The first full day on campus after my adventures of the first night

I have traveled to different countries before and was expecting some similarities, but this trip to Brazil has turned out thus far to be leagues away from my past experiences. Not only am I not with my family but I have been immersed in the language in a way I’ve never been before. My host family, Marcos, Fatima, and Pedro, together only speak a little English and so I have to rely on my little knowledge of Portuguese as well as Google Translate for our conversations. However, there is no better way to learn a language than to be forced to speak it to express yourself. Even with the language barrier, though, there are some things that don’t require words; in Brazil, one such thing is futbol, which both my host father and his son play.

My first Brazilian dinner before soccer (yes, with vegetables)

When I first got to my host families house we were struggling to exchange greetings and make small talk. It was especially hard to converse in Portuguese as I had been up for almost two whole days due to our travels and couldn’t think very well. Despite this, I quickly found out that futbol was a common connection between us and that they play futbol with their friends several times a week. It turned out that they were playing that night at 10 p.m. Though I was tired, I didn’t want to pass up an opportunity to play soccer in a country where soccer is the most popular sport. And just like I thought, all those who showed up to play (mostly students) were amazing players.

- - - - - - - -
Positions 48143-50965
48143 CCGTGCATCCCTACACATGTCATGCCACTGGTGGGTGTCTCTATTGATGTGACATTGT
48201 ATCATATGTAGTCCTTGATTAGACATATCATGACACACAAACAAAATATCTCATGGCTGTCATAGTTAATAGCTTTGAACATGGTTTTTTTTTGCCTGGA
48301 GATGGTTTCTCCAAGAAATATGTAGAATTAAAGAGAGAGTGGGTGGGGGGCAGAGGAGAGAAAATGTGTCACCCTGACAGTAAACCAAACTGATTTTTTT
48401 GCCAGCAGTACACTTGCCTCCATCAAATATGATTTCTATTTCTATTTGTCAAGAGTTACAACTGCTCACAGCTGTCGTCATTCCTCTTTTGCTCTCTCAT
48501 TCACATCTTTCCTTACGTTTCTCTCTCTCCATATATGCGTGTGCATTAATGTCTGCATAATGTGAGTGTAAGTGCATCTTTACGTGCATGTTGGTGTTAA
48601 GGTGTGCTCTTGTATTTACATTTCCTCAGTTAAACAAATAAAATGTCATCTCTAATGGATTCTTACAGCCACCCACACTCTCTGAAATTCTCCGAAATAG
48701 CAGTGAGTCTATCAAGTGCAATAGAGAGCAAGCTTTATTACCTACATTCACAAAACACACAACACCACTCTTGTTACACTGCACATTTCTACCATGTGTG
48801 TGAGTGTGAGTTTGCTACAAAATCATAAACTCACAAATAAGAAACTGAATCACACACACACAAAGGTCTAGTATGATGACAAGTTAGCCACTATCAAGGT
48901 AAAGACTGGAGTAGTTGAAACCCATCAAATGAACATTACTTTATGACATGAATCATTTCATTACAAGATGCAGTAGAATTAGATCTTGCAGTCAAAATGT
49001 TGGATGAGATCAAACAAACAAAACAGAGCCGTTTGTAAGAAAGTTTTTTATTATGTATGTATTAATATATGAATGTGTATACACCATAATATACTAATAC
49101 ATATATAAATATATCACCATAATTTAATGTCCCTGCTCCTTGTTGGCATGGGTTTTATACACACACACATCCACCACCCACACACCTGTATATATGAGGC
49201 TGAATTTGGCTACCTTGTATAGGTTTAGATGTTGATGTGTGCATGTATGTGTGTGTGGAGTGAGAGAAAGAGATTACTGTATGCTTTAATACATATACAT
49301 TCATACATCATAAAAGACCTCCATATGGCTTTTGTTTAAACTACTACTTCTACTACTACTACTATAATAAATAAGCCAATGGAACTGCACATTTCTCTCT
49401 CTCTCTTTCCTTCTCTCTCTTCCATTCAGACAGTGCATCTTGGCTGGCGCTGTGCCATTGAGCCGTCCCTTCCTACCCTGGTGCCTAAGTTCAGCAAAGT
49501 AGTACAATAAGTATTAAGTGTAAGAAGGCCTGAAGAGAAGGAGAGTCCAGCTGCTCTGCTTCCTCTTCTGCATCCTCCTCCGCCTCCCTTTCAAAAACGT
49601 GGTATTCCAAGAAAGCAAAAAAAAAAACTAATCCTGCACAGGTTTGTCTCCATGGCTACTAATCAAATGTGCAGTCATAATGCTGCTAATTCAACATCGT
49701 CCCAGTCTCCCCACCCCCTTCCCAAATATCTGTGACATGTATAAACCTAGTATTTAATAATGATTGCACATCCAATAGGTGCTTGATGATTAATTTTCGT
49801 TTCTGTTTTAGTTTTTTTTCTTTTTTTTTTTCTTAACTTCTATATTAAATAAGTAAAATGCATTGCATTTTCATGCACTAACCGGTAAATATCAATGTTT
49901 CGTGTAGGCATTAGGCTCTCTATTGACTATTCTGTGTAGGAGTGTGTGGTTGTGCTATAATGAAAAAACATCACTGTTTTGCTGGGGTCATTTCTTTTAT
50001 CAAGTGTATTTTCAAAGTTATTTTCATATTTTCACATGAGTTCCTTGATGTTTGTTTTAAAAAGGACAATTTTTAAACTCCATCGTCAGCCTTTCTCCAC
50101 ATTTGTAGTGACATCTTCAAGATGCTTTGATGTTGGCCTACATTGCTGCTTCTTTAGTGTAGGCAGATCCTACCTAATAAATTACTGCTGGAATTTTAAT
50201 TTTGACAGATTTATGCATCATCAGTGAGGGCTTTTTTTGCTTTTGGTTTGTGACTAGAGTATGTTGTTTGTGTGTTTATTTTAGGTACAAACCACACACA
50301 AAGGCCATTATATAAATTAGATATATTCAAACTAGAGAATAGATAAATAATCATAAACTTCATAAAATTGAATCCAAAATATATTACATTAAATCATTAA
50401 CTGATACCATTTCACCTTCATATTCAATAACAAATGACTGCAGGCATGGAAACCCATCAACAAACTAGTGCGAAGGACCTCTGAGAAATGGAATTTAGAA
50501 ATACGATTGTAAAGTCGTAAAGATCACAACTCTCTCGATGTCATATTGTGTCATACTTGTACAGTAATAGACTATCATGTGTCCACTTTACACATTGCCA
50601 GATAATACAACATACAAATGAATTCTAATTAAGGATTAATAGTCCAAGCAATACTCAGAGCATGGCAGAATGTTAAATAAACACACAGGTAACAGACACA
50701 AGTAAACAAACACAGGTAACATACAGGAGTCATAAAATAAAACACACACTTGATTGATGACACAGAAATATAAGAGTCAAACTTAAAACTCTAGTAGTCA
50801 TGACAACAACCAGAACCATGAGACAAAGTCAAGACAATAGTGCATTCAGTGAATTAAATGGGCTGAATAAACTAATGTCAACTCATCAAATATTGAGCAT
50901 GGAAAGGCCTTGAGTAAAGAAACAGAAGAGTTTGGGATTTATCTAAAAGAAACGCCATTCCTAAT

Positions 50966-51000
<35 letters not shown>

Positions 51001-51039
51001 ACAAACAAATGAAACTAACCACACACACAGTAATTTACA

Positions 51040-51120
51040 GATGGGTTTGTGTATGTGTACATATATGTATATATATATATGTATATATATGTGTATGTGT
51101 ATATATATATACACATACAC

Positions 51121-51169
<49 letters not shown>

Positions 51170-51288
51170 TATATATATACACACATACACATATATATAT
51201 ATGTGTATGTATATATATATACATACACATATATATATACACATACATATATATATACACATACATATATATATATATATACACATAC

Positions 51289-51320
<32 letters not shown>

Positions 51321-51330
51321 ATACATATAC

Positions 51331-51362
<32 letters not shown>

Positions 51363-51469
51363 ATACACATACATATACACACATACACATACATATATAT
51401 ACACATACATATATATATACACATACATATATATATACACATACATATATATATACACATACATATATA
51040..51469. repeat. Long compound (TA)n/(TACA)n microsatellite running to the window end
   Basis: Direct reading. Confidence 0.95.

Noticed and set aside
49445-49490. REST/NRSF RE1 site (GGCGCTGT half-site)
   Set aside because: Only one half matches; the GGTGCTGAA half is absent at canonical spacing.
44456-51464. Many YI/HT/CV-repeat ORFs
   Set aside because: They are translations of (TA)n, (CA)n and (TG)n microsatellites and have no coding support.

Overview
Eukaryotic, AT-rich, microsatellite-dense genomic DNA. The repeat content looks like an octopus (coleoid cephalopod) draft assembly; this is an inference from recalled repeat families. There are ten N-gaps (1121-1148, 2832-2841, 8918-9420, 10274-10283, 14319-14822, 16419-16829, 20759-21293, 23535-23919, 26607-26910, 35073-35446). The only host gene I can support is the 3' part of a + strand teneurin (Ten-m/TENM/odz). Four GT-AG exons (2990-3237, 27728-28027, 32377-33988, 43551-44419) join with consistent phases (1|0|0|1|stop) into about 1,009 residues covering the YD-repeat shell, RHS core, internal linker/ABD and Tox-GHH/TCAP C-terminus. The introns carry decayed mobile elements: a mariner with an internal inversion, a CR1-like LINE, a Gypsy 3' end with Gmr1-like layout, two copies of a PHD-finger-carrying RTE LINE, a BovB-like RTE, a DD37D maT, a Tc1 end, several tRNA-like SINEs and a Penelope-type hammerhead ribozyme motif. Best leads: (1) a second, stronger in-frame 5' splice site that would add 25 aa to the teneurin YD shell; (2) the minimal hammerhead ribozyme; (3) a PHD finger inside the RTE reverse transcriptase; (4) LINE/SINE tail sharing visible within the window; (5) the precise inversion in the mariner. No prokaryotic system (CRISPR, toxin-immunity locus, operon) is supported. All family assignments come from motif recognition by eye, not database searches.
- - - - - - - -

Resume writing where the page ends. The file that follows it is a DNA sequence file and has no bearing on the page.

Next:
After only twenty minutes of playing, switching between four teams of five every ten minutes, I thought I was done for the night; I was so tired. However, whether it was the Brazilian water or just the wind of the open-air hallway nearby, I was able to keep going until midnight when everyone had to head home. I even managed to score a goal once.

This soccer game taught me that language is not, luckily for us, the only form of communication. While playing with the others, we did not have to talk to understand one another. Soccer is a language unto itself. So despite my worries of not being able to communicate while in Brazil, I’ve found that there are many ways to cross the language barrier be it through sports, body language, or simply breaking into laughter. Thus, even though my first few days have lacked my usual amount of sleep during the summer, the trade-off has been well worth it, and I can’t wait to see what comes next, though hopefully there are a few naps involved.

Categories: Brazil 2019

4 Comments

Amy Kovach · May 19, 2019 at 11:47 am

There are so many ways to communicate and I love that you had the opportunity to use this one! Keep finding new ways to break that communication barrier!

~Dr. Kovach

Eloina · May 19, 2019 at 1:45 pm

So happy to know you could have a wonderful time!

Lori Waterman · May 21, 2019 at 1:28 am

So happy to read this! What a great experience! Enjoy your stay and I would like to hear more about it when you come home.

Laura Kitchen · May 21, 2019 at 3:52 am

This is a great update, so good to hear your loving it and immersing yourself in the culture! It definitely seems challenging at first when you don’t know the language but you’re right about the different ways to communicate!
Glad you’re having a great time and hope you get a nap soon!

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